Selling up: Methods of valuing your business

Just like when you sell your home, the sale of your business will require you to obtain an accurate valuation of your company. If you want a quick sale it can be tempting to undervalue your business, but it's also very easy to overstate its value if you're just taking a guess.

There are a number of methods you can consider to help you find the right balance, and it's never a bad idea to consider addressing more than one to make sure you've really looked at your business from every angle.

Price to earnings valuations

Many businesses are valued using their price to earnings ratio (P/E), which will differ depending on the type of business you're running. If you're running a company with high forecast profit growth your P/E ration will be higher, and it will also be higher if you have a good record of repeat earnings.

While the P/E ratio you use will depend on your individual business, most smaller companies have a ratio of four to 10, so if you make £200,000 post-tax profits your business will be valued at £800,000.

Asset-based valuations

If you're running a stable business with a high number of tangible assets you may be best suited to valuing your company using the asset-based method. Begin by making accurate accounts of all the assets you own and then consider how much each of those assets is worth, taking into account economics and industry developments.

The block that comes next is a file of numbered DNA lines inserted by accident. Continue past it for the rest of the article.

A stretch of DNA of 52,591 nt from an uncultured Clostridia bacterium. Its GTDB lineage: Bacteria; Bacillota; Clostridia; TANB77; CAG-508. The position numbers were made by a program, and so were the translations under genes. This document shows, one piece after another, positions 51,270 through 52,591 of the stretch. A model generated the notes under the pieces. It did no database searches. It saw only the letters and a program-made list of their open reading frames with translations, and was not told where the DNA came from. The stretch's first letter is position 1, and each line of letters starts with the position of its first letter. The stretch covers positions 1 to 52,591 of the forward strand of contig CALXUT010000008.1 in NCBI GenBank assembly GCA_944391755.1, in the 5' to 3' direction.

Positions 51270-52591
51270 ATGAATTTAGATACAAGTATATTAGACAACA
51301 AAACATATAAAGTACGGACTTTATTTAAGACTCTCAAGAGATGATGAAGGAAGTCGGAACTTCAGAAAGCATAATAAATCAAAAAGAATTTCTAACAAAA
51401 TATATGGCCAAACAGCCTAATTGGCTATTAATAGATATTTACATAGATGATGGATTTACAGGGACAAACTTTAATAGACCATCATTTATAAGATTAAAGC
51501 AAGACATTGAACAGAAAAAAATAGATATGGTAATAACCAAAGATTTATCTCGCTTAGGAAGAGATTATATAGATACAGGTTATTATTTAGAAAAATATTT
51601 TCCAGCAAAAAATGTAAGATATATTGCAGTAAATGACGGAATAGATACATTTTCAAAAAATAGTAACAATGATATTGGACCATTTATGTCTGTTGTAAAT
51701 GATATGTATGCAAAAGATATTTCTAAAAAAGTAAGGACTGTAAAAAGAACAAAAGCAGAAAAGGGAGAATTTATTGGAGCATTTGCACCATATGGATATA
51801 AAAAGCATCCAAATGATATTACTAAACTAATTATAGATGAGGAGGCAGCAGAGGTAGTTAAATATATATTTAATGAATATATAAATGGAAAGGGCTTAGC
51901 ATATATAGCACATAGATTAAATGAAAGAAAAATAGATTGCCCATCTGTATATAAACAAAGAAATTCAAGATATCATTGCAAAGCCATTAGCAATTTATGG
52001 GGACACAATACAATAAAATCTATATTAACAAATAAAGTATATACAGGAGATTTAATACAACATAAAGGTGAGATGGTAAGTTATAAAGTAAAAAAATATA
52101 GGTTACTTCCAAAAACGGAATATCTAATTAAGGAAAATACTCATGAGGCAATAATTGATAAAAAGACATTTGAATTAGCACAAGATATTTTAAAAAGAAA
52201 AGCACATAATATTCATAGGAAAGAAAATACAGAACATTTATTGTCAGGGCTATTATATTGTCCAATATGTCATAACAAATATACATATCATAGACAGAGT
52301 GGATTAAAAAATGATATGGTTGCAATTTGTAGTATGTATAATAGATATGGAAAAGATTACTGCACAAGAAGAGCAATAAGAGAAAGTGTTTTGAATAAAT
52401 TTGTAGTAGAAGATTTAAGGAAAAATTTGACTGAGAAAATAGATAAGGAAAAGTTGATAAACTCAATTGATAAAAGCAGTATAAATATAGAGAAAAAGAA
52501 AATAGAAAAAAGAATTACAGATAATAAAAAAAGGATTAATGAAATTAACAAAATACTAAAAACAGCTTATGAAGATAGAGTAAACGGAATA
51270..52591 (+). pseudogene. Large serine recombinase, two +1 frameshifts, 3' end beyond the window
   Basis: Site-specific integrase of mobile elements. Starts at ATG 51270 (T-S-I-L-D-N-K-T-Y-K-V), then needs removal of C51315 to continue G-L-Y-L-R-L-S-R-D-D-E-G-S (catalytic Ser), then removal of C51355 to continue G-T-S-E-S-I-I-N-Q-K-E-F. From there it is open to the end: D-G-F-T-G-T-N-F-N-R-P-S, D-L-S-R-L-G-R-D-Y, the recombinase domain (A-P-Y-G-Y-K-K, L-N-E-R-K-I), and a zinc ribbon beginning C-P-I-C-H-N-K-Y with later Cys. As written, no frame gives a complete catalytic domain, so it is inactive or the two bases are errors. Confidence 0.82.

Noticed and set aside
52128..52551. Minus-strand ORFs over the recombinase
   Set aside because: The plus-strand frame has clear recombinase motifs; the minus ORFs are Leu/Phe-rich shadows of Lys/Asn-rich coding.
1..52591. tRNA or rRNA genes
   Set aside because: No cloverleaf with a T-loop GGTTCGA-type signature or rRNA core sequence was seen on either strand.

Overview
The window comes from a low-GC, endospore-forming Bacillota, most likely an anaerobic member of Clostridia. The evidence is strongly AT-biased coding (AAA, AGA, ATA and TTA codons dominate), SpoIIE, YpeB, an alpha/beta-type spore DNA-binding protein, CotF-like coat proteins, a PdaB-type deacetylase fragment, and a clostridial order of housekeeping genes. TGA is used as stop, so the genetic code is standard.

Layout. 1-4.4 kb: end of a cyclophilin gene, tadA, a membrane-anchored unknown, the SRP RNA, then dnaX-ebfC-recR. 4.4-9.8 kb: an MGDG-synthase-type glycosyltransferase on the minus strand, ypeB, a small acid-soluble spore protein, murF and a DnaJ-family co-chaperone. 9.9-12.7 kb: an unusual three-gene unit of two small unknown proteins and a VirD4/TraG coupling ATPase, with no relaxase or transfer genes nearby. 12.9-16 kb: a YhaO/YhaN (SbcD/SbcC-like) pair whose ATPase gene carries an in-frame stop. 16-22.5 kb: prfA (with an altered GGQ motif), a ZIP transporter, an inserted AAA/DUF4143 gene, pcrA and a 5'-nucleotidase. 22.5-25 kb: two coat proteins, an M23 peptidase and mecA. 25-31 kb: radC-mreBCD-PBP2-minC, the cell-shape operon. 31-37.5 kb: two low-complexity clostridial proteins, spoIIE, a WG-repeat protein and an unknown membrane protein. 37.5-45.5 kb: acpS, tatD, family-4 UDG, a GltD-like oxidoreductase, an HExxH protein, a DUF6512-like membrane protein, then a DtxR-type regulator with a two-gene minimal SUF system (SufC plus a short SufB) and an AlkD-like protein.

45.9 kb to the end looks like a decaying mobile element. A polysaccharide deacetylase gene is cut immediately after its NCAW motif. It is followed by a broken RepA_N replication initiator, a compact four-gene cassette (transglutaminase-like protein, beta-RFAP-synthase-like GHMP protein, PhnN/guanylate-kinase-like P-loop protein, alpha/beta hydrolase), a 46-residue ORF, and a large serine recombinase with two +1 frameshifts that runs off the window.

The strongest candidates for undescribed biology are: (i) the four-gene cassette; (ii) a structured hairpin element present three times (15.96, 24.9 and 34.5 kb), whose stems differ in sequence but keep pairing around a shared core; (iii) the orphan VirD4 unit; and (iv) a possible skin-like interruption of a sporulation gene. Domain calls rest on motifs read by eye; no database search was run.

For example, if you have old stock it may no longer be worth as much as it was, but your commercial property may have risen in value.

Entry cost valuations

Put simply - how much would it cost for you to set up your business from scratch? This method requires you to take into account everything you have spent money on since you started your business, from tangible assets and start up costs to all the recruitment, marketing and training you've invested in.

Don't forget to consider any savings you could make if you set up now with cheaper materials, for example, or if you set up your company using a more modern approach. Once you've established this figure, you've got an entry cost valuation.

Getting help

Valuations experts or appraisers specialise in help you value your business using the best methods available. If you're not sure your valuation will be accurate, or you need help deciding which valuation will best represent your business, an appraiser could be the ideal addition to your sales team.

When engaging the services of an appraiser, try to find a local expert with a knowledge of both the local and national market. Those who are more familiar with your specific industry are also more likely to have in-depth knowledge of your target market, and may even have contacts who can help you find a buyer without having to market at all.

Don't forget...

Before committing to your valuation, don't forget to take into account the features of your company that set it apart from similar businesses. Any distinguishing features could increase your value, including:

  • Employees with specialist skills or experience

  • A thriving customer base or strong reputation

  • A strong social media following

  • Steady annual earnings

  • Room to grow and expand